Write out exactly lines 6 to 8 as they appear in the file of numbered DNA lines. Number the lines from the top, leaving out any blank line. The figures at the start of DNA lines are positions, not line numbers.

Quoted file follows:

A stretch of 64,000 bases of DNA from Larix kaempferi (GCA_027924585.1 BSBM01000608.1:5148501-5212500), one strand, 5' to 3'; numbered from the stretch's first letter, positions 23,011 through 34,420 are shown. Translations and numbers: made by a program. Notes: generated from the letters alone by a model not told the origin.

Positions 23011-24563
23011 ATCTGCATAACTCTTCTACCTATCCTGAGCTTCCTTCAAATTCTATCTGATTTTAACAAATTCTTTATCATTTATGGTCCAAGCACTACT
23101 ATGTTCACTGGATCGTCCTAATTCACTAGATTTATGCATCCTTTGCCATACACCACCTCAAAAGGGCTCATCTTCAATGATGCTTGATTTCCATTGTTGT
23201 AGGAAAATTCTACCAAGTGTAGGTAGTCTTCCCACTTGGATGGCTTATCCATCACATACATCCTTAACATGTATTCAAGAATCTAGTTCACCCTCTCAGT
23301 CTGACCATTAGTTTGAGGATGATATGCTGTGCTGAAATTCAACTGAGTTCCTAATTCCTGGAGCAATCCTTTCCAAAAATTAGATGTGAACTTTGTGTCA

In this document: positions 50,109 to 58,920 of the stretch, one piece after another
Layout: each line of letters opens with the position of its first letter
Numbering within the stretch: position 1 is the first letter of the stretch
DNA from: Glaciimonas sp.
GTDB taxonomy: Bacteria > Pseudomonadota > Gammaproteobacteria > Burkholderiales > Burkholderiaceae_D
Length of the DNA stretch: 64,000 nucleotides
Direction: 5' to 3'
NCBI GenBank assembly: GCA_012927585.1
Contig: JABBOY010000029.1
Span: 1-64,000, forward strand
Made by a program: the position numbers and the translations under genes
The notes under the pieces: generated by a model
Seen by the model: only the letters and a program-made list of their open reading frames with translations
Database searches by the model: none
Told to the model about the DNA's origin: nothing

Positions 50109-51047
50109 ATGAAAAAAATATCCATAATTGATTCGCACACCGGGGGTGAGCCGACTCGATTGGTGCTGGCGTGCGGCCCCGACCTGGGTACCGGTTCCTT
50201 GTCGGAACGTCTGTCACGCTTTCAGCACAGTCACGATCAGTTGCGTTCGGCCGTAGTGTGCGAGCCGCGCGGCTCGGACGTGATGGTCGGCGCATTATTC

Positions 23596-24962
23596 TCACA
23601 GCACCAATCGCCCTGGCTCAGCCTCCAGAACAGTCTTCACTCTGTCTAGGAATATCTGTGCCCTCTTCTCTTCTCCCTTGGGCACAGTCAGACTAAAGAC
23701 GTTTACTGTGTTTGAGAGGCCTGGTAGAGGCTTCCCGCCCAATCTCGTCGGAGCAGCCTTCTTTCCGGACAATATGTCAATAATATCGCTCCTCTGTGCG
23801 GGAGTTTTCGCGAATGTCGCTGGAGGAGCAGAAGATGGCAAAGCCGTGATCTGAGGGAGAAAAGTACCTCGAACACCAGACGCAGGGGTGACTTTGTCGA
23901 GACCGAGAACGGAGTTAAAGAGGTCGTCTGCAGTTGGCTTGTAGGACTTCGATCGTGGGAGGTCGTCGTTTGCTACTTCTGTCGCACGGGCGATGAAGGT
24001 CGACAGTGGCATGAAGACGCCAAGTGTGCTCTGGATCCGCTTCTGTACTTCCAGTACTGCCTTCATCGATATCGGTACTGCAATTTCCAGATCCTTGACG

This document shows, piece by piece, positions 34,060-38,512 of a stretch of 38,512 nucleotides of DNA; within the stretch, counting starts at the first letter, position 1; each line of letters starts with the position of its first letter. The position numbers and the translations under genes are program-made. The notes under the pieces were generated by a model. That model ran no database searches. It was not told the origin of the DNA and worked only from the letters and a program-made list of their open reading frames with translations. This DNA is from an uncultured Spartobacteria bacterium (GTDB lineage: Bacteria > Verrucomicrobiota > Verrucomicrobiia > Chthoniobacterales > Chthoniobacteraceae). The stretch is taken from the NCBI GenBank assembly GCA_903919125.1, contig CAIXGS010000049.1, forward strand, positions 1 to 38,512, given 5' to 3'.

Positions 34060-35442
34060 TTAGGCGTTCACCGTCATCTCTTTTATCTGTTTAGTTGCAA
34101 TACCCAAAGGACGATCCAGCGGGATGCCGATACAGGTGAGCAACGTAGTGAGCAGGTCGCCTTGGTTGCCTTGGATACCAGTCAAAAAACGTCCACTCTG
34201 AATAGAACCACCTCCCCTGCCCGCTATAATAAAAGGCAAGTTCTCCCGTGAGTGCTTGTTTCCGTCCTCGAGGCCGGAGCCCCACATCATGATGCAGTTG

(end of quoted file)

23301 CTGACCATTAGTTTGAGGATGATATGCTGTGCTGAAATTCAACTGAGTTCCTAATTCCTGGAGCAATCCTTTCCAAAAATTAGATGTGAACTTTGTGTCA

In this document: positions 50,109 to 58,920 of the stretch, one piece after another
Layout: each line of letters opens with the position of its first letter